1. CREATE A CORRIDOR-LIKE PATH
‘Why does a closet always need its own space and a wall to lean against?’ asks designer Gisbert Pöppler. Proving that closets need not be sealed off behind closed doors, the wardrobe area in this open-plan Berlin apartment creates a porous layout between the dining and living room areas. A central and fixed unit creates a corridor-like path from room to room, bringing another layer of function to an architectural feature that easily could have been a simple partition wall.
2. SET A ROOM DIVIDER
Creating a custom wardrobe from scratch is a costly endeavor that requires skilled carpenters, but there are ways to cut corners. While the design above is tailor-fit through and through (it divides the room while also creating a hallway to the door), you can get a similar look with savvy furniture hacking.
3. BUILD IN MORE THAN JUST STORAGE
In the Swiss Army Knife wardrobe above (which doubles as a sleeping pod, with a proper bed tucked behind sliding doors), designers pulled out all the stops. ‘To maximise storage use, we always consider how best to use vertical and horizontal storage space,’ says Jack Mama of London’s Studiomama of the unit’s many compartments. ‘We like to combine open and closed storage with shelves for either clothes or other kinds of objects – design elements like pull-out shelves and drawers, allowing you to access even those items that tend to get buried at the back.’
4. SAVE FLOOR SPACE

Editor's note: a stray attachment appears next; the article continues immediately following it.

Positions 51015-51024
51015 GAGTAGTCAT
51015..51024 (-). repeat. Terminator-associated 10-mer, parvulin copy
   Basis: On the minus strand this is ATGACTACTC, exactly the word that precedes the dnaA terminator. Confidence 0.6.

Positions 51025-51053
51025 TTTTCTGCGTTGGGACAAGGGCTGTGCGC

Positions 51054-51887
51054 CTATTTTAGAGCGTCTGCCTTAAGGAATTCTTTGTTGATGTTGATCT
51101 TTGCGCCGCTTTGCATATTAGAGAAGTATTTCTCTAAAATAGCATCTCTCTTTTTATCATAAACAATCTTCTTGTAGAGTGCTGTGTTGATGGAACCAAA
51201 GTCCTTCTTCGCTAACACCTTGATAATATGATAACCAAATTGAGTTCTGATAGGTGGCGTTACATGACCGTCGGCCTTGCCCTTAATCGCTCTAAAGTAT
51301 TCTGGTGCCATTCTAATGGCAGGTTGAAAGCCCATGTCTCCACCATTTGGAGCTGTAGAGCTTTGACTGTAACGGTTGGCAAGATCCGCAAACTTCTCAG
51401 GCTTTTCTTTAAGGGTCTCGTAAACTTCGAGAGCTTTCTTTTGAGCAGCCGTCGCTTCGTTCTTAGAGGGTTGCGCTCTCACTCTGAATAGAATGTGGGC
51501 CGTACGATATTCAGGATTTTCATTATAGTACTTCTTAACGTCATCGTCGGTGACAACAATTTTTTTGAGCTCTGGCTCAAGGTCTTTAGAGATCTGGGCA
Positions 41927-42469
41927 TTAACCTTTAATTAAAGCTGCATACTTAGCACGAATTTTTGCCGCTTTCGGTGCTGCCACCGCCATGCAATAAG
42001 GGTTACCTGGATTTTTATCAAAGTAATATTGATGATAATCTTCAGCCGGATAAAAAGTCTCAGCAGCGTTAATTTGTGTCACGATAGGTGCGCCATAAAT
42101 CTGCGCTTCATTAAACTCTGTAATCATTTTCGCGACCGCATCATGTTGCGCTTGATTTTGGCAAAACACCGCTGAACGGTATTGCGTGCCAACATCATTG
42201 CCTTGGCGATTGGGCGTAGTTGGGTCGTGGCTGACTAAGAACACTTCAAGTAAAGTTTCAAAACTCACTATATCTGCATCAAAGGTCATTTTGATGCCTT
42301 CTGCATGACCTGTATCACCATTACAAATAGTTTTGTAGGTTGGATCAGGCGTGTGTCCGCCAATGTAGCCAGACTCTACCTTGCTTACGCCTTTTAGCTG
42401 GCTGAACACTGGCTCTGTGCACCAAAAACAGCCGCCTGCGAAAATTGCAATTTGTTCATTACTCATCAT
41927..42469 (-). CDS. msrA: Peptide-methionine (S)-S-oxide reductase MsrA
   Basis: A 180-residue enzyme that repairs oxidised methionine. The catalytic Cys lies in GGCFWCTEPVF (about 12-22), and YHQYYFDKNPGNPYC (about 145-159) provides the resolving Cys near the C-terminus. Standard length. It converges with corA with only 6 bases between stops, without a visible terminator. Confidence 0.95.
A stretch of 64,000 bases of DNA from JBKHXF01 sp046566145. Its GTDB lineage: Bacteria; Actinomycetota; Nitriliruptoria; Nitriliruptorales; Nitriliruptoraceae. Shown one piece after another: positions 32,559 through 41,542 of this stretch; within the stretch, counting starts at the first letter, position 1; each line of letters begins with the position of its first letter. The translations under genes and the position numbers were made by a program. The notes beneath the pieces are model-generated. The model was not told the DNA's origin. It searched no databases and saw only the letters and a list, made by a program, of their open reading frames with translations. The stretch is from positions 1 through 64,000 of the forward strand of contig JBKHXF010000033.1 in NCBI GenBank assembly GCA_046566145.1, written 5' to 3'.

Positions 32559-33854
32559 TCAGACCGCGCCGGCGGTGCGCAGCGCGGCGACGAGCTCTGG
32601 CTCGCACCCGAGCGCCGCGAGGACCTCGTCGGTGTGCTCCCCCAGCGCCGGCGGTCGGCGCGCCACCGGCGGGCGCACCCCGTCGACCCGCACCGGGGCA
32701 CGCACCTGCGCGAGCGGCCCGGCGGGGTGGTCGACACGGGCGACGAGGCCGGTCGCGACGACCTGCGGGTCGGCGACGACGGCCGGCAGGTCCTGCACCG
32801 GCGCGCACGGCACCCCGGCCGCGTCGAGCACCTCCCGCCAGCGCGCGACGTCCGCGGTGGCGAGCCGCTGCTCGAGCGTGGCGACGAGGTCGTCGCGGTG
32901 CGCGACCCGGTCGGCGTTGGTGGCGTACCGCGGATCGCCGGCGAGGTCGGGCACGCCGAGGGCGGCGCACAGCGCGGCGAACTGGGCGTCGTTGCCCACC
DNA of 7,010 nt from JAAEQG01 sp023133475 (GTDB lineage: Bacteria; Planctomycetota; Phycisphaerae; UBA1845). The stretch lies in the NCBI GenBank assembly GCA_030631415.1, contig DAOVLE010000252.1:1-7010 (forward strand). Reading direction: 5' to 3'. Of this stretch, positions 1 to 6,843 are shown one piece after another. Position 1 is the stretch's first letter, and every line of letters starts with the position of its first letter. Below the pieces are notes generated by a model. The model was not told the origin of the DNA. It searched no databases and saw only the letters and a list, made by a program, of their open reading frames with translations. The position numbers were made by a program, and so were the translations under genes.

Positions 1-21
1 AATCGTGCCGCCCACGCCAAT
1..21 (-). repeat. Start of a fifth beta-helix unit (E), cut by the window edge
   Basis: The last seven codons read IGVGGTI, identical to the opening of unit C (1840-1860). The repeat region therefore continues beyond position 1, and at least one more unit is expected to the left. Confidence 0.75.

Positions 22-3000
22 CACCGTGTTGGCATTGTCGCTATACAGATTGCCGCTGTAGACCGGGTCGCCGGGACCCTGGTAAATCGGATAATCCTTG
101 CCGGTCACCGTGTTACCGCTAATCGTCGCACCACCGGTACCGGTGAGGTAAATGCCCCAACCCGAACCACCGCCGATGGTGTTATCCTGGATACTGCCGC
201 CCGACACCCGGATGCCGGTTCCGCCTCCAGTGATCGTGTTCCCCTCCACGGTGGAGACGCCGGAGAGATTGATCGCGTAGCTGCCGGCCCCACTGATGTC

Building wardrobes directly into the wall can save space compared with having floating furniture in your bedroom layout – and in doing so, you might just create a seamless storage solution like this custom design. ‘Initially, this bedroom had no closets, so we built them in and added architectural trims around the room,’ explains interior designer Ghislaine Viñas. ‘We wanted the room to feel seamless and not interrupted by closet doors, so we carried our trim throughout the bottom of the space and added wallpaper above it. It's a sneaky way of hiding the closet and providing uniformity to a small room.’
5. ECHO YOUR HOME'S CHARACTER
Inspired by her upbringing in Switzerland, where wardrobes of all shapes and sizes were common in lieu of closets – all while enhancing the interior style – designer Stefanie Brechbuehler outfitted this modern bedroom with a show-stopping design echoing exterior architecture featured in the home’s new extension. ‘In this case it pays homage to the new addition with its unusual rounded corners and also becomes a beautiful focal point in the room,’ explains Stefanie, nodding to the project’s inside-and-out approach. ‘The interior was customized to the needs of our clients which is a great benefit of custom work.’
6. HOUSE A WHOLE UTILITY ROOM IN A SMALL SPACE
Perfect for open-plan spaces, fixed yet floating wardrobes can establish different zones without putting up floor-to-ceiling walls. In this Krakow apartment, a hulking mirrored design serves multiple functions. ‘The first and most important thing was to separate the bedroom area from the living area,’ explains designer Marcin Czopek, noting that a partition wall would just waste space. But in addition to an enclosed wardrobe, it also pockets a utility room complete with a washing machine – one unit, double duties.